Tulsa—Top-ranked Masters champion Scottie Scheffler doesn’t feel any different in his first major start as a major winner, just hungry to keep his hot streak going at the PGA Championship.
The 25-year-old American has won four times in his past eight starts and will be paired alongside two other reigning major champions when the showdown at Southern Hills starts Thursday.
Scheffler will play the first two rounds alongside reigning US Open champion Jon Rahm and Collin Morikawa, last year’s British Open winner, in a traditional PGA feature threesome.
“I don’t feel any different,” Scheffler said. “When I show up to tournaments, it’s a little bit different. There’s more people hollering at me when I’m playing a practice round. But I kind of stay in my own little bubble.
“I want to win this tournament as bad as any other one. For me not much changes.”
A lot, however, has changed about his place in golf. When the year began, Scheffler was still chasing his first US PGA Tour victory.
He won his first PGA title in February at the Phoenix Open, his second in March at Bay Hill, and his third at the WGC Match Play before capturing the green jacket at Augusta National to claim the world number one ranking.
But, Scheffler notes, the green jacket is in his closet at home this week, and that ultimate ranking, while “a tremendous honor”, won’t gain him a stroke on the PGA field.
“I don’t get any extra shots this week,” he said. “It’s nice to have the ranking, but at the end of the day when I show up at a tournament, I don’t have any advantages over the field.”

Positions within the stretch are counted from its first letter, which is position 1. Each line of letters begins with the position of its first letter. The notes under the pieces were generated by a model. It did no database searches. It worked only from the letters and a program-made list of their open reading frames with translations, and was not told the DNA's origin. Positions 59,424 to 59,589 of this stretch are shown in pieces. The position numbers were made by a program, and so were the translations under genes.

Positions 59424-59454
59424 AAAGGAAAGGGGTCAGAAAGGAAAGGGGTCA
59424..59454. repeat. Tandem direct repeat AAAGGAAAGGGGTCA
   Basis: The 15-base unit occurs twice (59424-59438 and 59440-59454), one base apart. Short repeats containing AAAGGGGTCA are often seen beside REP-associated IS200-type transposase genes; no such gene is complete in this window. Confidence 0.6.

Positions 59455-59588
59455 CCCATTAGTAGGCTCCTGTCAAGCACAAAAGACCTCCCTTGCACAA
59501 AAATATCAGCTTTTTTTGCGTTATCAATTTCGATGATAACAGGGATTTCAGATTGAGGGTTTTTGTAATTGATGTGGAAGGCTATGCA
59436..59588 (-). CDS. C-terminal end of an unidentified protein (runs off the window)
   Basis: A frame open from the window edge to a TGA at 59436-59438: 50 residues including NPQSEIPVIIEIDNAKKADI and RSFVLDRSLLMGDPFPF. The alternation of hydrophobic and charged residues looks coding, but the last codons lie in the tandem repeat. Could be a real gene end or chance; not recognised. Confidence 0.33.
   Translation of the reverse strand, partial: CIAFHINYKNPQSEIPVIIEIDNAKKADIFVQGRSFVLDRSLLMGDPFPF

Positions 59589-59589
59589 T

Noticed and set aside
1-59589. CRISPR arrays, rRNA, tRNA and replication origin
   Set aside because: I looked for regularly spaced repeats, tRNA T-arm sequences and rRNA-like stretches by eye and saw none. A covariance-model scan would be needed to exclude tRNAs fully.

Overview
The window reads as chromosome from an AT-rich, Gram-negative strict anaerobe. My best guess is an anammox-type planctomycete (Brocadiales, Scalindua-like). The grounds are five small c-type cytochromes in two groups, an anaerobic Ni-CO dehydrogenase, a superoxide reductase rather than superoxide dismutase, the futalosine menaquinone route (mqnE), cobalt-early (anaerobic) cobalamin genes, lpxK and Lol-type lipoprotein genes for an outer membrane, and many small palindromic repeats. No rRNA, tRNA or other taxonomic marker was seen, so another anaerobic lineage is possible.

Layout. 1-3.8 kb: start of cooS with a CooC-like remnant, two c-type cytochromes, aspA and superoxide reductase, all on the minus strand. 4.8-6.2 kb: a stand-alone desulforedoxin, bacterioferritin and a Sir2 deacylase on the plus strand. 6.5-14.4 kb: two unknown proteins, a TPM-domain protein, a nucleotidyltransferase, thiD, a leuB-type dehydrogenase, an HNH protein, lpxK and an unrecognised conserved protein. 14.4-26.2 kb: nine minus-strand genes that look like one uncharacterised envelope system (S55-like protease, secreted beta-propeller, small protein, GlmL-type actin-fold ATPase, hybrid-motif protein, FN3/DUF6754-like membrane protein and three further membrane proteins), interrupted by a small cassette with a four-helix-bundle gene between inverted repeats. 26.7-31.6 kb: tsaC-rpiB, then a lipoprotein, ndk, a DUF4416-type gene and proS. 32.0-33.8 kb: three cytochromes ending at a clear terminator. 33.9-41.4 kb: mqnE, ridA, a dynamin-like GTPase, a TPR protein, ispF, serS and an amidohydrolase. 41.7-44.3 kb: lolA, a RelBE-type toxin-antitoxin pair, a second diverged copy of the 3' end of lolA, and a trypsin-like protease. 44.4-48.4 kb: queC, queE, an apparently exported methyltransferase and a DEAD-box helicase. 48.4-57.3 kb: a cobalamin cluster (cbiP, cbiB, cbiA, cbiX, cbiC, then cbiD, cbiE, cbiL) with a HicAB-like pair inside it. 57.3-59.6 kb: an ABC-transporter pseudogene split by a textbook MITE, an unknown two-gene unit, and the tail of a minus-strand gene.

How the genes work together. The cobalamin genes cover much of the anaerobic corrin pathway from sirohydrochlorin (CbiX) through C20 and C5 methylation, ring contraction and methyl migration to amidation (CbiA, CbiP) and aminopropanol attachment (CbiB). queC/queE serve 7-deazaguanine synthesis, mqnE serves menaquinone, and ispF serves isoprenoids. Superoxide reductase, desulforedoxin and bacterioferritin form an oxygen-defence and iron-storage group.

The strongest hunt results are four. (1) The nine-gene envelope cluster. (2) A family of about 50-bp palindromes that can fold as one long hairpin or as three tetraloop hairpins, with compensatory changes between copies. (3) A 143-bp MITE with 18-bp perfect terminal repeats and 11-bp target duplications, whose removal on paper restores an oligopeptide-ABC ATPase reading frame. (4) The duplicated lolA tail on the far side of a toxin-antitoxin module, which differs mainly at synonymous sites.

Scheffler will try to become the first golfer since Jack Nicklaus to win the Masters and PGA Championship in the same year.
“My game feels like it’s in a good spot,” Scheffler said. “I’ve been on a pretty good run here recently.
“You’ve got to have really faith in all aspects of your game. You can’t really be protecting against anything because you’ve got to put it all on display.”
That said, he hasn’t pondered a “Scheffler Slam” or even a major beyond this week.
“I haven’t thought about that,” he said. “Looking at the British Open or the next tournament is not going to help me play good here.
“I don’t really get too high or low. Living in the moment is usually what works best for me. Staying in my own lane and doing my own thing.”
That said, Scheffler doesn’t know how he will feel during the event, but he says he has his usual sense of hunger to win this week despite his recent glut of success.
“We’ll see how it feels during the round,” Scheffler said. “It took me a while to win the first one and I guess I’ve been on a stretch now.
“But being in contention and winning golf tournaments is the most fun. The more nerves you feel, that’s the more fun stuff for me.”